One reads about loaning money in the past and the subtext is, if you were not repaid according to the terms of a note you held, you could get the debtor arrested. Eventually, debtors' prisons and being arrested for debt were largely eliminated in the USA and so those loaning money had more difficulty collecting. So did this cause the advent of loan sharks, people who could force the collection of money without resort to law -- essentially, before the government acted as the enforcers of debt and now loan sharks had to do it themselves?

  • 3
    Pretty sure that even before the elimination of debt, the lenders would prefer their money back to simply allowing the debtor to go to prison...
    – user13123
    Aug 30, 2017 at 0:27
  • @HorusKol: Well, the idea was that imprisonment forced the debtor to pay up -- they stayed until it was paid or partially paid and of course the threat helped a lot. Nowadays it is basically effect on credit rating because someone defaulting on a debt is a nightmare to collect.
    – Jeff
    Aug 30, 2017 at 0:50
  • considering religious proscriptions on usury, there were probably lots of lenders willing to avoid formal processes like debtors prisons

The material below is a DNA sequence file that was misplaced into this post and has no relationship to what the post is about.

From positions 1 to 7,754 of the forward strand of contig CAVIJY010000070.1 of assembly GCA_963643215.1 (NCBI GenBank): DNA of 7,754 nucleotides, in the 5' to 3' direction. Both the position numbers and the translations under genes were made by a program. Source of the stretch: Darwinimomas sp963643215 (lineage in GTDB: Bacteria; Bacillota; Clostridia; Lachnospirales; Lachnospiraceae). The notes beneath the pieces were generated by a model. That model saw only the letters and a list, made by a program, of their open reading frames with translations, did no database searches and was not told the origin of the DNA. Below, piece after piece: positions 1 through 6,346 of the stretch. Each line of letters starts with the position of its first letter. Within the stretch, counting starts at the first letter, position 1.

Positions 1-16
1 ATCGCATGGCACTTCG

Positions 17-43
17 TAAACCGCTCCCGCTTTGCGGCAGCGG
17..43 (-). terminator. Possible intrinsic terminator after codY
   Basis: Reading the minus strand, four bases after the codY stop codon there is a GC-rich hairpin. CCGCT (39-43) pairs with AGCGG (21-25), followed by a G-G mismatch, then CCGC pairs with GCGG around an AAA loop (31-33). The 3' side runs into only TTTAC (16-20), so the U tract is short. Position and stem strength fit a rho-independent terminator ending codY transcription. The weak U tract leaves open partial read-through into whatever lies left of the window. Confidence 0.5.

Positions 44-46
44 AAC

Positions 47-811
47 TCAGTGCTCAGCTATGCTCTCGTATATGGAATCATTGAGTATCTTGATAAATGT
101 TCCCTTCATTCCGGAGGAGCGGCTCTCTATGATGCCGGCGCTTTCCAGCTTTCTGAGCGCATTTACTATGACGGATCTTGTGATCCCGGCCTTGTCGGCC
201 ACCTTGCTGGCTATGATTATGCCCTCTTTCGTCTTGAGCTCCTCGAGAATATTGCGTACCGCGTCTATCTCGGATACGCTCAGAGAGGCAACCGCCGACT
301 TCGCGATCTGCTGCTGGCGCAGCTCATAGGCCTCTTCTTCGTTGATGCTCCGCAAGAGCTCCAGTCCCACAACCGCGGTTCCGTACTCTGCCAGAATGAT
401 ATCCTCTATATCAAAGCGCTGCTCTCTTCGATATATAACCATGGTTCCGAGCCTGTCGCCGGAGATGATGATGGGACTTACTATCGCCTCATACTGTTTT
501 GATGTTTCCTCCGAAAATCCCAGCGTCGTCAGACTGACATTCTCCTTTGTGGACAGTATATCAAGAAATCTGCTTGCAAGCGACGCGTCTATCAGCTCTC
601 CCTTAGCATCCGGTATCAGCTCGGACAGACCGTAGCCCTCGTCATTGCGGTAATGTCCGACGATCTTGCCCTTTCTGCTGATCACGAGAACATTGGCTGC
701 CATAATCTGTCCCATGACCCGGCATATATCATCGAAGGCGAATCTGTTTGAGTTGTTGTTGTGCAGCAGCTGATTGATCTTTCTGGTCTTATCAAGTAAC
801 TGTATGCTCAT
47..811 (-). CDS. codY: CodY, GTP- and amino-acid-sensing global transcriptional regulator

– user13123
    Aug 30, 2017 at 1:14
  • @Jeff most debtor does not pay because he cannot, not because he doesn't want. Putting them in prison rarely improve their financial situation
    – Greg
    Sep 1, 2017 at 0:30
  • @Greg: Nonetheless it happened. I think they may have been able to work of their debts sometimes but often families may have starved.
    – Jeff
    Sep 1, 2017 at 0:41

1 Answer 1


No. Loan sharks arose out of the developments of the finance sector and The West.

Debtors prisons were eliminated prior to the Civil War, via the development of early bankruptcy laws.

The Civil War triggered an expansion in the financial economy. It, and the resulting recessions and banking crises led to westward expansion of financial services. The lack of regulatory oversight and large demand for financial services encouraged many actors, such as businessmen, merchants, even clergymen, to offer high-interest loans. By the late 19th century loan sharking was an established cottage industry, the term "loan shark" also entered the popular vernacular, replacing the previous term usury.

See: Loan Sharks: The Birth of Predatory Lending By Charles R. Geisst

  • Even without debtors' prisons, could not failure to pay debts result in some sort of arrest?
    – Jeff
    Aug 30, 2017 at 7:17
  • That sounds like a different question. Was there a time where you could be arrested for private debts, and when was this eliminated? Aug 31, 2017 at 7:53

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